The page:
Friday, December 28, 2012

What's Your Brand

Time to get ready for 2013. What's your game-plan for change?

Forget about the incremental changes, the "more of this" and "less of that". Let's go for a complete overhaul. 

Who will you be in 2013?  

While we're at it, let's drop qualifiers that muddy the water, e.g., "kind of" or "sometimes" or "pretty much".  Instead, let's use declaratives that involve neither adjective nor adverb. When considering strength: you will be a) strong or, b) weak. That's it. Nothing in between.You pick one or the other, plain and simple: no scale of one-to-ten, no situational qualifiers, nothing to compromise your declaration.

Not sure? Then pick the one on which you'd be most willing to bet $1,000. 

So, what's it going to be: 
strong[ ]- or -  weak[ ]
loving[ ]- or -  hateful[ ]
hardworking[ ]- or -  lazy[ ]
engaging[ ]- or -  standoffish[ ]
happy[ ]- or -  miserable[ ]
committed [ ]- or -  lackadaisical [ ]
sweet[ ]- or -  sour[ ]
passionate[ ]- or -  apathetic[ ]
spicy [ ]- or -  mild[ ]
Not sure? 

Hmm... is it the selection characteristics or your readiness to declare?

If it's the selection characteristics, pick any that you consider meaningful. What juxtaposed characteristics would you prefer? Hot or cold? Big or small? Fish or fowl? The main thing is to ask yourself, "What are the key elements that distinguish a personality?"

Pick a characteristic, think of it's opposite and determine which of the two you will be.

With characteristics that you've determined, how ready are you to declare? Is your readiness to declare impeded by your not having a preference or are you uncertain as to your readiness to live up to your preference? Perhaps there's a conflict between your aspirational you and your implementable you; there's the you that you want to be and the you who you believe you'll be. 

Is that it?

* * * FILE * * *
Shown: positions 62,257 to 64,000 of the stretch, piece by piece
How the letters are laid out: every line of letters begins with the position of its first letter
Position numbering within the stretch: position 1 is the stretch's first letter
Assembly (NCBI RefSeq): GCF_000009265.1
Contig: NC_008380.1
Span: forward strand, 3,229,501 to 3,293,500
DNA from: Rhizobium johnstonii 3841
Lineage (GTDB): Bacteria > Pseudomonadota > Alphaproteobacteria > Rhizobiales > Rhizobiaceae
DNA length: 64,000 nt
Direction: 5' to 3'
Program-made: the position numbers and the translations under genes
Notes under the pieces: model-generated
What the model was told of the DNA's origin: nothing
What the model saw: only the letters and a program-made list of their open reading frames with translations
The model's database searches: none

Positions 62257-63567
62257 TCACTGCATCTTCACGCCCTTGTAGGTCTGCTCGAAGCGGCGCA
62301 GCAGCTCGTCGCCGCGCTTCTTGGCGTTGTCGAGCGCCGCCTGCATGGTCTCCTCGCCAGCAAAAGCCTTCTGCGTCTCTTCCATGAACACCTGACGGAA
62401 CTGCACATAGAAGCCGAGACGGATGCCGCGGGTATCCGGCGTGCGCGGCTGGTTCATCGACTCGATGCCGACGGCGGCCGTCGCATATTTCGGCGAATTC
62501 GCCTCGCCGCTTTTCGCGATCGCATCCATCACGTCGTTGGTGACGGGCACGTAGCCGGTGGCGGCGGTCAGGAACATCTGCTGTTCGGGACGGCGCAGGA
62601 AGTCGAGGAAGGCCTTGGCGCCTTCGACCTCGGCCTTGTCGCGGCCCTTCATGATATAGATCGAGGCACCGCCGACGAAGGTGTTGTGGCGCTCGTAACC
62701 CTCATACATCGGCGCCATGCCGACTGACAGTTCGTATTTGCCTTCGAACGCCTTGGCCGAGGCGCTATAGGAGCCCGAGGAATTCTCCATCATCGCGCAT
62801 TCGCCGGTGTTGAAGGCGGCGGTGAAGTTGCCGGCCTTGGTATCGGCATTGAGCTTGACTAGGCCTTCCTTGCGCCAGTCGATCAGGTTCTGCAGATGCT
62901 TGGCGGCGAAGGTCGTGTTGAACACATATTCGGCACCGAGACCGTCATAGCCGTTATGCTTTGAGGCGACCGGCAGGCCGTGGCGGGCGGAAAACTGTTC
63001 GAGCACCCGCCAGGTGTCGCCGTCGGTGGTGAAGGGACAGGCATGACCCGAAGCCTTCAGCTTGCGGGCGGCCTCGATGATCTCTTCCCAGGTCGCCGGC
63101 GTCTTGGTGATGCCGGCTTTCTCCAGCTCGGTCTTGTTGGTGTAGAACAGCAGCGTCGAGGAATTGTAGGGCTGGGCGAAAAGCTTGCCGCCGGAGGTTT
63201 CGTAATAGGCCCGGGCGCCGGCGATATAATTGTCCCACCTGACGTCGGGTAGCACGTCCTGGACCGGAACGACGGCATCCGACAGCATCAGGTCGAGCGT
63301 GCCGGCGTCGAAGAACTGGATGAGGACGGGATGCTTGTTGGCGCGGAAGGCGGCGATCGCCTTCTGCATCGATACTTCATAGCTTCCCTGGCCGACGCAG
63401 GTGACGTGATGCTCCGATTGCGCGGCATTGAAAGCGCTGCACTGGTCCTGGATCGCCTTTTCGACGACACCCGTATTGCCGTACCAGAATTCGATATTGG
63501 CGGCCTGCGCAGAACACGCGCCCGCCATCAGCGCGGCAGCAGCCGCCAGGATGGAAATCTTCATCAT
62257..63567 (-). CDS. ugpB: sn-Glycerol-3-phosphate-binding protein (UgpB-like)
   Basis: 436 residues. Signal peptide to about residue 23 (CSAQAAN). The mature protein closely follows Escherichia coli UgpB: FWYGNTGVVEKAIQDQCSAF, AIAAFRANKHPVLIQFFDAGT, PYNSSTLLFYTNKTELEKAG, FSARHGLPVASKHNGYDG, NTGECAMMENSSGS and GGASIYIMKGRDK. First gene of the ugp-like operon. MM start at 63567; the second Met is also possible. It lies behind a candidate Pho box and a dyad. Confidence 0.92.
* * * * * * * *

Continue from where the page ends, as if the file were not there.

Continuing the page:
What characteristics inspire the greatest internal conflict between aspiration and implementation? Do you really wish you were someone who were reliable (note, not "more" reliable). Would you be someone who loves? (Note, not loves "more".)  In some ways we're talking about your brand. What's your brand? What would you like your brand to be in 2013?

Branding You
I've often consulted with companies that are trying to define their brands. I usually work with a team composed of executives and members of the marketing department. We start by talking about the company's existing brand and invariably we get something big, bold and beautiful. The team considers themselves to be the Apple Computer or the Mercedes Benz or the Michael Jordan or the Harvard of whatever it is they do. 

"That's who we are: we're the Jimi Hendrix of golf cart manufacturers!"

This is why companies bring in outside consultants to help with branding. The employees of a company often see the company's brand in terms of aspiration; unfortunately the aspiration can vary significantly from the actual company. A company that produces OK products, but charges a lot for them want's the image of quality carried by Mercedes Benz. A company that offers nothing particularly new or inventive wants the halo of innovation worn by Apple Computer. A company that is conservative and stayed wants a rock-and-roll image.

Problem is that, in order to be effective and sustainable, a company's brand must be organic. It must closely reflect who the company is. If it doesn't, then one of two things must change. The company or the brand.

The first step in the process is to set aside the aspirational brand and capture the organic brand. Sometimes you find that a company's challenges with brand are that the company's brand exactly represents who they are, and who they are isn't working. A company sells cheap stuff at a premium; they're brand is that they sell cheap stuff at a premium. Sometimes the brand is opposite; a company that wants to provide name-brands for less really provides off-brands for more.

More often than not you find that the company's brand is just fine but needs a little bolstering. The bolstering starts with getting past denial.

For example, having a strong, recognizable brand as the provider of cheap stuff is great. It's easy to articulate and sell. In a bad economy, being the "cheap" guy can be a real advantage. Being cheap is only a problem if you aspire to something else.

Similarly, there's nothing wrong with being outstandingly uncool. Duncan Donut's trademark pink and brown color scheme is anything but cool, but it's easily recognizable amidst a sea of signage. They're branding works, big time.

Your Organic Brand
The art is to reconcile your would-be with your is. In some cases, there's nothing more to be done than to embrace and accept the is. In other cases, it's time to change one or the other. In the end, the brands that succeed and thrive are the ones where would-be equals is. Sure, you can get by for a while unreconciled (US car manufacturers used to dismiss Japanese cars as having inferior quality),  but it's not sustainable.

You what's your organic brand? You pick the characteristics that you want to use as metrics. How's your organic brand compare to your aspirational brand? How will you reconcile the two in 2013?

Happy Friday,
Teflon







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